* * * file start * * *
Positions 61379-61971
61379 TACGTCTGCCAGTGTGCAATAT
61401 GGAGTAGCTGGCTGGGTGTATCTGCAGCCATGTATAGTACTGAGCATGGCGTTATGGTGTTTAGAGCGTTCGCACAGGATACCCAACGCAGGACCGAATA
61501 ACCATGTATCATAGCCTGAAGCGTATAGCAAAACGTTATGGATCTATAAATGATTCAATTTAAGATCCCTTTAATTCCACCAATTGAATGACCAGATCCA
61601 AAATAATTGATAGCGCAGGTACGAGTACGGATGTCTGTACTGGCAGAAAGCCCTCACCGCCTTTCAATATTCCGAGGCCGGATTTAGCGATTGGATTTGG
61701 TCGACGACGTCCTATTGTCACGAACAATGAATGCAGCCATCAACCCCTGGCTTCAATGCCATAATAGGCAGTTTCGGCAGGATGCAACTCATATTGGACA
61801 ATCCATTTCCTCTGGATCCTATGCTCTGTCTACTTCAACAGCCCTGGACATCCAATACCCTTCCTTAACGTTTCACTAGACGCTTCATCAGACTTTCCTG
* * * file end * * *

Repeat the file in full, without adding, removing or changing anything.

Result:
Positions 61379-61971
61379 TACGTCTGCCAGTGTGCAATAT
61401 GGAGTAGCTGGCTGGGTGTATCTGCAGCCATGTATAGTACTGAGCATGGCGTTATGGTGTTTAGAGCGTTCGCACAGGATACCCAACGCAGGACCGAATA
61501 ACCATGTATCATAGCCTGAAGCGTATAGCAAAACGTTATGGATCTATAAATGATTCAATTTAAGATCCCTTTAATTCCACCAATTGAATGACCAGATCCA
61601 AAATAATTGATAGCGCAGGTACGAGTACGGATGTCTGTACTGGCAGAAAGCCCTCACCGCCTTTCAATATTCCGAGGCCGGATTTAGCGATTGGATTTGG
61701 TCGACGACGTCCTATTGTCACGAACAATGAATGCAGCCATCAACCCCTGGCTTCAATGCCATAATAGGCAGTTTCGGCAGGATGCAACTCATATTGGACA
61801 ATCCATTTCCTCTGGATCCTATGCTCTGTCTACTTCAACAGCCCTGGACATCCAATACCCTTCCTTAACGTTTCACTAGACGCTTCATCAGACTTTCCTG